On the other hand, even if there are verified resources, is their exploitation possible? «If someone tried it, they would probably get ruined, because it is not easy to work in such extreme conditions or machinery that can withstand, for example, strong winds, with low temperatures the diesel freezes… It is a protected area, among other things, because it is difficult to carry out any activity there, even a war, and besides, what need is there? “Russia has one of the largest fossil reserves in the world, its demand is covered and it continues to export,” concludes Turiel.

A geopolitical problem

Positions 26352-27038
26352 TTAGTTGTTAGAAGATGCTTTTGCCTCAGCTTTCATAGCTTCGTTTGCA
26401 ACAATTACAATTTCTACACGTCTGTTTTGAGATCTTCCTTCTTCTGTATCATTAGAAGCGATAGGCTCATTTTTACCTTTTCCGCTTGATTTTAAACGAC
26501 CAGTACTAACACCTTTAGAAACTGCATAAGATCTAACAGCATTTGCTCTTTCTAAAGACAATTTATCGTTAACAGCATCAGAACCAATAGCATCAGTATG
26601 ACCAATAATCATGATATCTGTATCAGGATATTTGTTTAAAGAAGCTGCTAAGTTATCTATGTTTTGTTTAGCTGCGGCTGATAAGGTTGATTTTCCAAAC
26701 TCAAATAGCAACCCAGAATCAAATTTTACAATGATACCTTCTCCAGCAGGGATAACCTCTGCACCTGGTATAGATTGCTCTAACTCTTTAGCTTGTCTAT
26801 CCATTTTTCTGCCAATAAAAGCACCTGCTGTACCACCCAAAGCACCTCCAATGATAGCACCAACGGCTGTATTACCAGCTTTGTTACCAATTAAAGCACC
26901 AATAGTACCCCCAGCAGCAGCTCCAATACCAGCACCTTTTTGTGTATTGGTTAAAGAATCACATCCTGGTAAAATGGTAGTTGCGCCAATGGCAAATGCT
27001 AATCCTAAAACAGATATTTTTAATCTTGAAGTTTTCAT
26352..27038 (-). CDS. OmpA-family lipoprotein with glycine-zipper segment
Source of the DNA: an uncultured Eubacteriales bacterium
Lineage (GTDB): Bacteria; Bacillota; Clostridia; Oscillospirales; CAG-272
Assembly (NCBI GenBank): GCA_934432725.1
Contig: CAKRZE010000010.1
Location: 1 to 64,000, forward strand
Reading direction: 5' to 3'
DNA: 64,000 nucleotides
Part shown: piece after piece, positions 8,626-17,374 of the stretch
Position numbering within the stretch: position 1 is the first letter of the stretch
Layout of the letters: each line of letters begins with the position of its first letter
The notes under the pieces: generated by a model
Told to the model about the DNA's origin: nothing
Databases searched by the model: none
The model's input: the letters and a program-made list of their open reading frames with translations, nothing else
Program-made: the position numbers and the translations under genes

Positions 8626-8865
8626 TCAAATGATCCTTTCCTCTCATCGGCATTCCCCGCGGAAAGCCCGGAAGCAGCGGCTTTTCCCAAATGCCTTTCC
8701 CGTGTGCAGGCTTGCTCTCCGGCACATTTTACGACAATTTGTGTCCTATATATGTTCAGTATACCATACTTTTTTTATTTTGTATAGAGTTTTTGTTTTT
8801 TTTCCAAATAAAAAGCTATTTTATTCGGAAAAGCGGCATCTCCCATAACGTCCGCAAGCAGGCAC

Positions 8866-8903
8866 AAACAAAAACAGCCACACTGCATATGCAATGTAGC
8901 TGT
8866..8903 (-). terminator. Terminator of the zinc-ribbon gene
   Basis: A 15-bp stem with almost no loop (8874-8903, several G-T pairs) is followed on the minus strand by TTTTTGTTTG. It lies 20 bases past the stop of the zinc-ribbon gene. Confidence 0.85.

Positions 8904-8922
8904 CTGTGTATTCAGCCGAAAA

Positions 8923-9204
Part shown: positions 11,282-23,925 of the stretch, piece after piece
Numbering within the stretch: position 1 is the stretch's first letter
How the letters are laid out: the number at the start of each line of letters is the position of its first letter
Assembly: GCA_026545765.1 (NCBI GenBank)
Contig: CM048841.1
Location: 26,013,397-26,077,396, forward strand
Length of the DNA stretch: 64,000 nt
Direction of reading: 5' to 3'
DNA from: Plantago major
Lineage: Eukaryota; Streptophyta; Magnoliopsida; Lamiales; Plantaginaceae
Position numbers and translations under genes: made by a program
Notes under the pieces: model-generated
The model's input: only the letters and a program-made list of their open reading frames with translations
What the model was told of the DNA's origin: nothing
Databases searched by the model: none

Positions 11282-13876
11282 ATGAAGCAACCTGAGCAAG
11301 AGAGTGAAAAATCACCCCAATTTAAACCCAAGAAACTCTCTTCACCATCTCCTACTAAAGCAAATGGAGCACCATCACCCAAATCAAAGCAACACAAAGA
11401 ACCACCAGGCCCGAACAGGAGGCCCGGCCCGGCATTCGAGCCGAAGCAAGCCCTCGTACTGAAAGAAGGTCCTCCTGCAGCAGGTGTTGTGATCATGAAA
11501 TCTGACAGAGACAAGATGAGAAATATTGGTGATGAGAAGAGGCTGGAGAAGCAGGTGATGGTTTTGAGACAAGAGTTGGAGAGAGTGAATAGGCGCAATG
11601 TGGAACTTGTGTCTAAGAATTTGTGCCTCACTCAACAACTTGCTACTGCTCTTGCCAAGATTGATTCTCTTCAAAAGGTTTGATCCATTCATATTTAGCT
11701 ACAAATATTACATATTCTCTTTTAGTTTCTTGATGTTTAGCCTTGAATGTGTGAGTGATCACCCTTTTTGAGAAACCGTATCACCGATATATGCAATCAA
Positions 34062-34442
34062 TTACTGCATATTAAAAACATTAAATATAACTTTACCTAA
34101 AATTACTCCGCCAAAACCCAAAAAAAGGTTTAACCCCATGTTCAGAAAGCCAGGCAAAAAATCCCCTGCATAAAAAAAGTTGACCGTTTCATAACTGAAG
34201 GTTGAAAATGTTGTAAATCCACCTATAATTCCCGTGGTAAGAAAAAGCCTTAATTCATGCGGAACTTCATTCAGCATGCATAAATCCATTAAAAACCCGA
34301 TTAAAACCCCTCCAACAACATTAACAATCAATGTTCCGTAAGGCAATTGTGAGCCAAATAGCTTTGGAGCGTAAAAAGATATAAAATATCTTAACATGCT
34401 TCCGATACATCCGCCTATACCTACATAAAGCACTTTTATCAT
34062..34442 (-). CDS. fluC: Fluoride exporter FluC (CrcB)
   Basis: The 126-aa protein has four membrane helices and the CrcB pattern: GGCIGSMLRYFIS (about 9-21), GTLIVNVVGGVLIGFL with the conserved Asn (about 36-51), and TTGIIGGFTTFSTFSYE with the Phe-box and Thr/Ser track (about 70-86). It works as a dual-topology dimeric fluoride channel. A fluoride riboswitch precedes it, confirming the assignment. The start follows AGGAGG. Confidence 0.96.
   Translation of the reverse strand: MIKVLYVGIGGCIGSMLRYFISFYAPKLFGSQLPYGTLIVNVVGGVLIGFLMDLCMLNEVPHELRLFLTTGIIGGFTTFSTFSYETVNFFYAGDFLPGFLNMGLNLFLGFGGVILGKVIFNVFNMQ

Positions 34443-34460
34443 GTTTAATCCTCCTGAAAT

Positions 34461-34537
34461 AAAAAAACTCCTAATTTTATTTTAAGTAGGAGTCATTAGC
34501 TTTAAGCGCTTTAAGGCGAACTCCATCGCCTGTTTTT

The fact that the information comes from an English medium may seem like a small thing, but it is not so much if you take into account the reserves found that are also located in the area of ​​influence of the United Kingdom; the Weddell Sea, also claimed by Argentina and Chile. There is an Antarctic treaty signed since 1959, which guarantees peaceful coexistence and scientific cooperation on this continent. 12 nations signed, but nine have territorial claims over the region. «The treaty is the only balancing solution; establishes Antarctica as a place for peace and science and was later complemented by the Madrid protocol (1991). It is, so to speak, something similar to the establishment of a natural park, the Protocol becomes like the management plan for this park. It was born just to stop flirtations with possible extraction or exploitation of raw materials. In that protocolThey regulate activities such as the arrival of people, that is, tourism, or fishing. These activities are not prohibited,” says Ana Justel, professor in the Department of Mathematics at the UAM and researcher and coordinator together with Professor Antonio Quesada of the Microairpolar project within the framework of the Spanish Antarctic Campaign 2023-24.